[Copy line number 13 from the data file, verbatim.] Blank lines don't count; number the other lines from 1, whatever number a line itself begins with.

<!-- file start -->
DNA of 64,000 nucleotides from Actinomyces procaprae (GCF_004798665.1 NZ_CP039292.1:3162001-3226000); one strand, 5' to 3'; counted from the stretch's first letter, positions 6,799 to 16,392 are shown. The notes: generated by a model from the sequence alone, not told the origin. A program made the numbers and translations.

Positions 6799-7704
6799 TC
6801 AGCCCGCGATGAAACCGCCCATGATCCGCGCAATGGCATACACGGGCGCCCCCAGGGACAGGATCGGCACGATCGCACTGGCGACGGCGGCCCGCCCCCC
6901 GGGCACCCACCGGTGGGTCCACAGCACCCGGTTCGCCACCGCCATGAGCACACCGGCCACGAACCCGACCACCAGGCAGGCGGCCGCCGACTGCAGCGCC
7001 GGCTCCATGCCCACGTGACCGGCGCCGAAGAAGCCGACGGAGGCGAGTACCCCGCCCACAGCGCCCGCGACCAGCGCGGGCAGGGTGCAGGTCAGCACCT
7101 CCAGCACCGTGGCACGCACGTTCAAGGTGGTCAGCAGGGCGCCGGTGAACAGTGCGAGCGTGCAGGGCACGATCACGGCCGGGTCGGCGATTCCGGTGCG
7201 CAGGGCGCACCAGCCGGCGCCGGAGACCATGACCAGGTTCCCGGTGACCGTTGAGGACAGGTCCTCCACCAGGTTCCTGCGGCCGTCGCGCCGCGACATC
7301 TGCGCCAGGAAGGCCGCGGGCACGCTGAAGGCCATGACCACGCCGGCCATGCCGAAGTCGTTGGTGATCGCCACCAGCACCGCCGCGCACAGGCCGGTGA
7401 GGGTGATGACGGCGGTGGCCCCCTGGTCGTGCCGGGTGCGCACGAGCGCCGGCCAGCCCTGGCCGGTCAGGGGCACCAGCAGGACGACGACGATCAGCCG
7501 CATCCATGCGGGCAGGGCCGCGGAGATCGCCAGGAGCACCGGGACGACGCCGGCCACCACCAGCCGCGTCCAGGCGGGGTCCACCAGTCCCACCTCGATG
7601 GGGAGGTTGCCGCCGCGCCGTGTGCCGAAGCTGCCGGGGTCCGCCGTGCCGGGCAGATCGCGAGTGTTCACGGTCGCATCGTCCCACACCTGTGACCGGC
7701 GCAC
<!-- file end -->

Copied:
7701 GCAC